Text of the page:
Geoffrey Durrans 1928-2017

It is with regret that we announce the death of past FESA council member Geoffrey Durrans, the former managing director and chairman of the James Durrans Group. Mr Geoffrey – as the workforce affectionately called him – had a long and accomplished career in the family business where he was instrumental in developing the company on an international scale.

James Durrans & Sons Ltd was established in Penistone, South Yorkshire in 1863 by Mr Geoffrey’s great, great grandfather as a carbon-related products manufacturer. Mr Geoffrey and his brother Richard took control of the business following the death of their father in 1960 with the then 34-year-old Geoffrey becoming managing director, a role he remained in until 1994, before giving another five years service as chairman until the age of 70. Even after he stepped back from the role of chairman he still popped into the company most days and never missed an AGM. During the four decades of his stewardship, the company grew through acquisition and developing its international standing by growing its overseas customer base. Although his keen business brain helped grow the business, so too did his dedication and immense work ethic which contributed to the James Durrans Group becoming the global enterprise it is today with sales of around £63m, two hundred employees and nine manufacturing sites worldwide putting the company at the forefront of carbon technology.

He made his first acquisition – The Standard Pulverised Fuel Company – in 1964 and his second – William Cummins – in 1966. Sites for both businesses are still owned and operated by the Durrans Group today.In 1968 he established a transport company and in 1970 built a new garage and operating centre near Barnsley.In 1974 he began his German company, in the small town of Willich near Dusseldorf. His final acquisition, in 1991, was also in Germany – Carl Dellman GMBH, which he then merged with James Durrans GMBH and today is successfully managed under the leadership of his youngest son, Nick Durrans, who moved there in 1992.

He travelled extensively building sales and seeking new suppliers throughout the world. He wasn’t afraid to put the work in as his son Chris explained: “One winter in the 1970s he was in China, graphite was in short supply so he boarded a steam train and for three days travelled north to Harbin close to the Russian boarder. Sleeping on hard wooden seats and eating whatever was available. It was pioneering stuff, as China was not the open country for travel it is now. He always remarked his father could earn a good living whilst never leaving Yorkshire, but he was visionary and could see the demise of traditional UK manufacturing and Germany was the place to be. I learnt that lesson well from him. The company now has subsidiaries in China, India, France and South Africa.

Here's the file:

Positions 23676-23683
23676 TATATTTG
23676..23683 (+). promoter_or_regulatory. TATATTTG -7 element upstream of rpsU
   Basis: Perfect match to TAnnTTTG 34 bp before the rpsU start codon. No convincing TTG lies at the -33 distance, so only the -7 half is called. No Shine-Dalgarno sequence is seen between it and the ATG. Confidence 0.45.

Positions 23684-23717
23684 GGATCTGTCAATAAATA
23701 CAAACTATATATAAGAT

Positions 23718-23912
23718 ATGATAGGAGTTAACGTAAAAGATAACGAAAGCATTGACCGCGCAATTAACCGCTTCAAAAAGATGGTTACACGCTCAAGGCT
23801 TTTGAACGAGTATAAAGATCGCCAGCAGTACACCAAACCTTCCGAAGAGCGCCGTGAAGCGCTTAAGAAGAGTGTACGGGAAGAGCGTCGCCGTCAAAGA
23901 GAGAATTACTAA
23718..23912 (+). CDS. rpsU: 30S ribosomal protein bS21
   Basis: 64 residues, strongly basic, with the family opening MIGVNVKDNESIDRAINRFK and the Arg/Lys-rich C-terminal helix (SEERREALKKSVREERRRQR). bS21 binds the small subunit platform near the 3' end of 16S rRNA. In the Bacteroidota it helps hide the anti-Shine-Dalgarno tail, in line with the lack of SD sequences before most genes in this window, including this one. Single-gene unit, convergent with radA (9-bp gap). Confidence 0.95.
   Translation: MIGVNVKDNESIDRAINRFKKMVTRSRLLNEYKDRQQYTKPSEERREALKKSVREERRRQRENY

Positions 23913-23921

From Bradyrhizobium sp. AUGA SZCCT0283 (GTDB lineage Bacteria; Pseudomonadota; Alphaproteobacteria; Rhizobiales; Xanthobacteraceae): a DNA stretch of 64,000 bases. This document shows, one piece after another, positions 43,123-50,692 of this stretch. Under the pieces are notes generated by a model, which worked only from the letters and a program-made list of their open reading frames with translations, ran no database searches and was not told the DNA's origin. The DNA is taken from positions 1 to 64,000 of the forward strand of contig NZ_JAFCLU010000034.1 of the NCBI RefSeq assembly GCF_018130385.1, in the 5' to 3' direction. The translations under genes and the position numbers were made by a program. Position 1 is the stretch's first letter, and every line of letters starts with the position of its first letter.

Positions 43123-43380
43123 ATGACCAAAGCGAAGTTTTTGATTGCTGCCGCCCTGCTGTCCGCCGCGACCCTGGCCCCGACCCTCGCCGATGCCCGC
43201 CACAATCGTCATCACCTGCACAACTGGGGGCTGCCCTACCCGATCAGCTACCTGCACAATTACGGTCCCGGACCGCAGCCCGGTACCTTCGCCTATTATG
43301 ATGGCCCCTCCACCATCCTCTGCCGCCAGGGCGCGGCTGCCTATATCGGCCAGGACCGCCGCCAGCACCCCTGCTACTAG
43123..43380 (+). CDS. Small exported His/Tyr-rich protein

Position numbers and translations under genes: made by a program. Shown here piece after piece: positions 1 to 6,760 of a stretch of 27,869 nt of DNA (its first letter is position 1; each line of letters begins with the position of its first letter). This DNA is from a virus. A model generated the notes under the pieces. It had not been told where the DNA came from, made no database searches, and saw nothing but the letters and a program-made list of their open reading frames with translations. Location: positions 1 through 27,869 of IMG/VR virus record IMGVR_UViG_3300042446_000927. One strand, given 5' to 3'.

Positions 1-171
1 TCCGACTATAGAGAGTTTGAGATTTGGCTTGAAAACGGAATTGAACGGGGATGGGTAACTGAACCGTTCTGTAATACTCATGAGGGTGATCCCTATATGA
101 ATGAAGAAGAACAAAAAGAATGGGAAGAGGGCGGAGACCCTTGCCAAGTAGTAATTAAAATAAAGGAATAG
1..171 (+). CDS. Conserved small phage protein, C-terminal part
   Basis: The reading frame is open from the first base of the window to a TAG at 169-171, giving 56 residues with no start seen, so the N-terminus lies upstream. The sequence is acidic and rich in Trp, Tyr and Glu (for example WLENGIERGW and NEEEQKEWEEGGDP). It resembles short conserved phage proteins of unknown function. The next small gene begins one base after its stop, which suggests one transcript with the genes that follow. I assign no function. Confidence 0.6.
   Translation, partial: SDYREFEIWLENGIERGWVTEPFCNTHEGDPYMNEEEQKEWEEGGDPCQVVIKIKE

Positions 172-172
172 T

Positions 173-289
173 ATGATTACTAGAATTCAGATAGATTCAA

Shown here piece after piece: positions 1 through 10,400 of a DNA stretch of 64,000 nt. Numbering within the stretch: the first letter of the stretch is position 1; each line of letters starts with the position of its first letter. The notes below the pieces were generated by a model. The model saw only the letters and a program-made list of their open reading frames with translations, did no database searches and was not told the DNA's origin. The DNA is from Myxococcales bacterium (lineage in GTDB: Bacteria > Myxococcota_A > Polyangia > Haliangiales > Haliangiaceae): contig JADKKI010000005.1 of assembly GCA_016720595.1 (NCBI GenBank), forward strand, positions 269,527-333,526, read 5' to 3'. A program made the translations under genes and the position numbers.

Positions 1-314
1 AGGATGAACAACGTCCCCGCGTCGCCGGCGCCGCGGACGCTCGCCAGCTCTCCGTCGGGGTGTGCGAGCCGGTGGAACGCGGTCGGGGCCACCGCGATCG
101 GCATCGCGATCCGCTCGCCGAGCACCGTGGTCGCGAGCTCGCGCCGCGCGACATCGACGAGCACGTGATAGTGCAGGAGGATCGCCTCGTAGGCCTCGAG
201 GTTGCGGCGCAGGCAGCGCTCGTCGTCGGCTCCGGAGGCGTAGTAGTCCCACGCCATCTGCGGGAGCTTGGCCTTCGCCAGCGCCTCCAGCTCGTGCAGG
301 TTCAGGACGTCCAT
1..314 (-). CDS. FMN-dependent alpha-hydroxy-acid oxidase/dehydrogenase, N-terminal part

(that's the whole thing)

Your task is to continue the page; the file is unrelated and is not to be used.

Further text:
”Today the company is run by Geoffrey’s sons Chris and Nick who are working tirelessly to continue the family tradition of running a large enterprise with a ‘local’, family attitude.Although the business was at the core of Geoffrey’s life, he always found time to give back to the industry and had a long association with the Foundry Equipment and Supplies Association (FESA) where he was a long-standing member of council throughout the 1980s, 1990s and into the new millennium, retiring from FESA council in 2006 at the age of 77. During his time on the FESA council he rarely missed a meeting and was always on hand to offer words of wisdom and, equally useful, criticism when necessary.

As a former ICME member, he was well known throughout the industry attending many FESA and ICME functions over the years.On first meeting, Mr Geoffrey’s often fierce exterior could be misunderstood to those unfamiliar with this hardy Yorkshire man’s ways. He didn’t suffer fools, was both tough and complementary when needed and he wasn’t afraid to voice his opinion. He was, as you might call, old-school. Indeed he was full of character in a world where the importance of integrity and straight-talking is often lacking.

He was loved and respected by his workforce, his colleagues in the industry, his family and friends.As Chris Durrans explained, he understood people: “He always knew that it was the people who worked for James Durrans & Sons Ltd who made it what it was, not one man or one family. Look after the company he would say and it will look after you.”It is with sadness that his wife passed away just ten days before him and our sincere condolences are extended to their children, grand-children, family and friends and of course to everyone at the Durrans Group who will miss ‘Mr Geoffrey’s’ visits.Lynn Postle, Editor of FESA Member Company Foundry Trade Journal, told FESA: “I had the good fortune to know Mr Geoffrey and walk around the Penistone site with him on many an occasion, where everyone nodded their head and acknowledged him; even after he had retired he still knew everyone’s name and what they were working on. The mutual respect was unmistakable but what struck me most about him was his absolute passion for industry in general and the company he was so proud of. I always enjoyed being in his presence as although he wasn't afraid to voice his opinion – whether you liked it or not – he was remarkably humble. I am thankful for the encouragement he offered me and for his honest opinions. To coin a phrase ‘they broke the mould’.”

Geoffrey Durrans (right) pictured with his closest business friend and one of the company’s biggest customers, Brian Cook of Castings PLC at the opening new head offices at Penistone in 2013

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